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AI Tries Its Hand at Gaming — and Music Composition

Companies including Google and Adobe want you to see what generative AI can do next, even if you can't access it.

Lisa Lacy Lead AI Writer
Lisa joined CNET after more than 20 years as a reporter and editor. Career highlights include a 2020 story about problematic brand mascots, which preceded historic name changes, and going viral in 2021 after daring to ask, "Why are cans of cranberry sauce labeled upside-down?" She has interviewed celebrities like Serena Williams, Brian Cox and Tracee Ellis Ross. Anna Kendrick said her name sounds like a character from Beverly Hills, 90210. Rick Astley asked if she knew what Rickrolling was. She lives outside Atlanta with her son, two golden retrievers and two cats.
Expertise Technology, AI, Advertising, Retail
Lisa Lacy
2 min read

We've seen generative AI tackle writing, imagery and video — now it's coming for gaming and music.

Google's DeepMind subsidiary teased yet another AI model, which a DeepMind research paper published Feb. 23 called "the first generative interactive environment trained in an unsupervised manner from unlabeled Internet videos."

An AI-generated video game begins play.
Google; screenshot by Lisa Lacy/CNET

In other words, the model — called Genie — can create playable, virtual worlds.

Users can input text or images to generate "an endless variety of action-controllable 2D worlds."

In a Feb. 26 tweet from DeepMind's Tim Rocktäschel, examples include playable worlds made to look as if built from clay; rendered in the style of a sketch; and set in a futuristic city. Rocktäschel is DeepMind's open-endedness team lead (open-ended algorithms are those that seek to solve increasingly complex tasks).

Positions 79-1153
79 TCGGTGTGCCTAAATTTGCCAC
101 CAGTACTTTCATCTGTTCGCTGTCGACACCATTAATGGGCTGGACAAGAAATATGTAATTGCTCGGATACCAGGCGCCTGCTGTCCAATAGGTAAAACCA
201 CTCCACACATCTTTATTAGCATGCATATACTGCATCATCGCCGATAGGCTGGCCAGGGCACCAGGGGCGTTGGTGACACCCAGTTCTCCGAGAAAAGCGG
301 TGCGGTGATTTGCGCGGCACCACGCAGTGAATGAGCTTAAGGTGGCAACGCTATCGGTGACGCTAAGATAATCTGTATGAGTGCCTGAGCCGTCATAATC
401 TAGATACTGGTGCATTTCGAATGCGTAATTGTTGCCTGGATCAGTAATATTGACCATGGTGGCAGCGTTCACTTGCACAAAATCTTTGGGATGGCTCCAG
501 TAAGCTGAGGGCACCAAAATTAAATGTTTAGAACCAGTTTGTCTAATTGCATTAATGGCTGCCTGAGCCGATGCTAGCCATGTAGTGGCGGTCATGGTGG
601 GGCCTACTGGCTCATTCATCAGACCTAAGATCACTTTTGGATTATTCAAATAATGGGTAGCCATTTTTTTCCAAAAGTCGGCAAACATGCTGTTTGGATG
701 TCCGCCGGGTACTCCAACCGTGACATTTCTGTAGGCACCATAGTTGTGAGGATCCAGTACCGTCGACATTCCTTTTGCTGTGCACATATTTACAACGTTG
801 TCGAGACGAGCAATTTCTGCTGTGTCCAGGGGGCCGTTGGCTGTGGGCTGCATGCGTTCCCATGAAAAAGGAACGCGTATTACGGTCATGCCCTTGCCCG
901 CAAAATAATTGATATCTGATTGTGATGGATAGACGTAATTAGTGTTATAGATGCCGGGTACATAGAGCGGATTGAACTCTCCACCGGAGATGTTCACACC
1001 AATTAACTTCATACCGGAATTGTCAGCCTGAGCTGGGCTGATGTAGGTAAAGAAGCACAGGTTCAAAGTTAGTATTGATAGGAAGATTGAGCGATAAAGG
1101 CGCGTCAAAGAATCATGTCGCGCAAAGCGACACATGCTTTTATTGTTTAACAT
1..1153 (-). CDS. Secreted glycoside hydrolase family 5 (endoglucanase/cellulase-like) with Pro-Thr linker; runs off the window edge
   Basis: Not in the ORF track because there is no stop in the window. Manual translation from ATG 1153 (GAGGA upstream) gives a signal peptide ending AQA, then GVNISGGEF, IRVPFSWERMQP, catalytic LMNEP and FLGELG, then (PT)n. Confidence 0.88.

According to a DeepMind spokesperson, when a user selects an action in this action-controllable world model, Genie generates the next frame. 

"It does not have any way to know which part of the image corresponds to the character," she said. "Instead, Genie figures this out by itself during training time."

The technology isn't limited to 2D environments. Genie could, for example, generate simulations to be used for training "embodied agents such as robots," the spokesperson added.

Unfortunately, you probably won't be able to test it out yourself. The spokesperson called Genie "early-stage research" and said it isn't designed to be a public product.

Meanwhile, both voice technology startup ElevenLabs and Adobe have teased generative audio tools, albeit for different sounds.

In the first case, ElevenLabs is focused more on sound effects. In a blog post last week, the startup said it can use prompts like "waves crashing," "metal clanging," "birds chirping" and "racing car engine" to create audio. However, it didn't share a release date for the tool.

And then there's Adobe's Project Music GenAI Control, which lets creators generate music from text prompts like "powerful rock," "happy dance" or "sad jazz" and then edit the audio. Options include adjusting the tempo, structure and repeating patterns; increasing or decreasing intensity; extending a clip; remixing a section; or generating a repeatable loop.

Nicholas Bryan, senior research scientist at Adobe Research, likened the technology to Photoshop for sound.

"Instead of manually cutting existing music to make intros, outros and background audio, Project Music GenAI Control could help users to create exactly the pieces they need," Adobe added in a Wednesday blog post.

Adobe didn't specify a release date for the tool.